1. A historical analysis of tradition is not the same as a critical analysis of Scripture. The Christian church may hold so strongly to a tradition that it may masquerade it as doctrinal faith. Throughout history, many traditions have often been proven unfounded, unbiblical, and lacking integrity all together. We sort of made a mess of the whole idea that the Earth was the center of the universe. Not good! Yet, although the church had this interpretation of Scripture HORRIBLY wrong, our mistake was not God's mistake. The text of the Bible did not change. Our interpretations of the text changed. Just because the church may have something wrong does not mean that the Biblical text has it wrong. Disproving tradition is NOT the same as disproving the Bible.

  2. Historical analysis is profitable in that it can help us remove unhealthy traditions that cloud the integrity of our faith and the gospel. Non-historical Christians are prone to mistake tradition as Scripture. This has become most often true with Christmas. Christmas stands in dire need of recovery both in history and in Scripture. There are many images, plots, and symbols that are a part of the Christmas season that most Christians believe to be a part of the Biblical narrative. Secular intellects are watching us do this and they are entertained by our mistakes. It is critical for Christians to read the Biblical text and appreciate history so that we can hold to faith and enjoy tradition with accuracy and integrity.

  3. Just because a holiday has evolved into something far different than it once was, or arose much later than the event it celebrates, does not mean that 1) its meaning cannot be recovered or 2) that it has become completely sinful or historically dishonest to observe it. Just because the entire world didn't throw Jesus a birthday party when he turned 1, or even 300, doesn't mean Christmas is pagan, unchristian and wrong. The Christian church has a history of overcorrecting at times and becoming entirely unhealthy and legalistic in its reactions to truth. Historians have a history of overcorrecting and becoming nothing more than skeptics. As we investigate Christmas over the next six weeks let us become neither legalistic nor skeptical. Let us recover our focus on the gospel.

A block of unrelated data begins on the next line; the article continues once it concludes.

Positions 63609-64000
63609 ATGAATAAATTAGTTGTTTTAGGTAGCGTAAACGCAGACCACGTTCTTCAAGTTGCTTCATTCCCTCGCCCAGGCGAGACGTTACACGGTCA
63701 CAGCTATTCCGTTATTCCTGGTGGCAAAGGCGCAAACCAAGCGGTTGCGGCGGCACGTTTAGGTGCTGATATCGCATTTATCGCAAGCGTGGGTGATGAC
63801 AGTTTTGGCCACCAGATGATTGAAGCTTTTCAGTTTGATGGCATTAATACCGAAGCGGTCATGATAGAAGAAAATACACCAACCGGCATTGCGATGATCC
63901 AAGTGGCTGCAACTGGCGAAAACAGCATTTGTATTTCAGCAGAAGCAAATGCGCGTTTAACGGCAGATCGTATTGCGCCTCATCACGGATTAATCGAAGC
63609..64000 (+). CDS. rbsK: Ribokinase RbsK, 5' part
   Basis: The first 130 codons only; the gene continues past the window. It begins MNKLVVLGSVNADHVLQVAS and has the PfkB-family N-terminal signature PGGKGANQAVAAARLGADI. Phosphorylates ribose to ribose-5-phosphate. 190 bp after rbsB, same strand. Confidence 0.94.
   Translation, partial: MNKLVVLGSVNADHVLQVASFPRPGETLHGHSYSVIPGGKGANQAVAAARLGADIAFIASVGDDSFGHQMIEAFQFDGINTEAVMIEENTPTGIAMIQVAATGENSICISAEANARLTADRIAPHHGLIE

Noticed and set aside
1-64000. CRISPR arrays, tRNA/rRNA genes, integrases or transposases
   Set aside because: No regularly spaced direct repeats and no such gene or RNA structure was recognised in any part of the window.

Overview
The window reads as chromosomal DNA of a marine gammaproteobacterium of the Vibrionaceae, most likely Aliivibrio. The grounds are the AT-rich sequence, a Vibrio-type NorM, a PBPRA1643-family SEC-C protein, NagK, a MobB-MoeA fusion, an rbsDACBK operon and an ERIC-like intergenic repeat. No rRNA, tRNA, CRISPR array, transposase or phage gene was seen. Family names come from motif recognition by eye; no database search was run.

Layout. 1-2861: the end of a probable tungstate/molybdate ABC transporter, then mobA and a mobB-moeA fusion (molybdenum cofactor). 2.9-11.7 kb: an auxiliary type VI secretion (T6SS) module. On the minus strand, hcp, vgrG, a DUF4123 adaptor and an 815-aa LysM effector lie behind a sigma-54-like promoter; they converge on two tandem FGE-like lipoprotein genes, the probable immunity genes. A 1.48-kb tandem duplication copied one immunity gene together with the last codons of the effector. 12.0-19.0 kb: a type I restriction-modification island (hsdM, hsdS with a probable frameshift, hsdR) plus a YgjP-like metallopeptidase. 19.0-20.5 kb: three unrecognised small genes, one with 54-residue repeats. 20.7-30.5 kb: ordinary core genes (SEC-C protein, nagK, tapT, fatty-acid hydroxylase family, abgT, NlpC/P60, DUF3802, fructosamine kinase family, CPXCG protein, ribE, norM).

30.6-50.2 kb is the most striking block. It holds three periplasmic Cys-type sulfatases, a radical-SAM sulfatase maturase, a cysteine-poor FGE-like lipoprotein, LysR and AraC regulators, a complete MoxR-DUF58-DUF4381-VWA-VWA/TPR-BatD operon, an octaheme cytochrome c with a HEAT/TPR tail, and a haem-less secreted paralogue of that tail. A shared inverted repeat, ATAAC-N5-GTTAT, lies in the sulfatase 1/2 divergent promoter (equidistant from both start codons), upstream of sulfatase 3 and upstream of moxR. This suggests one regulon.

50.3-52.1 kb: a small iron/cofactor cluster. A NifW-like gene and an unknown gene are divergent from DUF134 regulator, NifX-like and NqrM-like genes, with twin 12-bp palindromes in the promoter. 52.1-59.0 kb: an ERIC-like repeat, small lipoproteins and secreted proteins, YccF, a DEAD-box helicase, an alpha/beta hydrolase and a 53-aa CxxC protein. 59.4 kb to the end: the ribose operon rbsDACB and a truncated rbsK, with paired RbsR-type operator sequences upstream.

My prayer in this is simple, that we become educated historically and edified biblically. We need, Christmas or no-Christmas, to return to the essence of our faith, Christ. "Therefore let no one pass judgment on you in questions of food and drink, or with regard to a festival or a new moon or a Sabbath. These are a shadow of the things to come, but the substance belongs to Christ."


Janet Conrad said…
Beautifully said. Thank you for pointing out the error on both sides. Why must it be black and white? It IS possible to meet in the middle and bring balance to both. This post is long overdue and should be proclaimed more loudly and often. There are many Christians who accept science (evolution) in cooperation with creation. Must they too be polarized?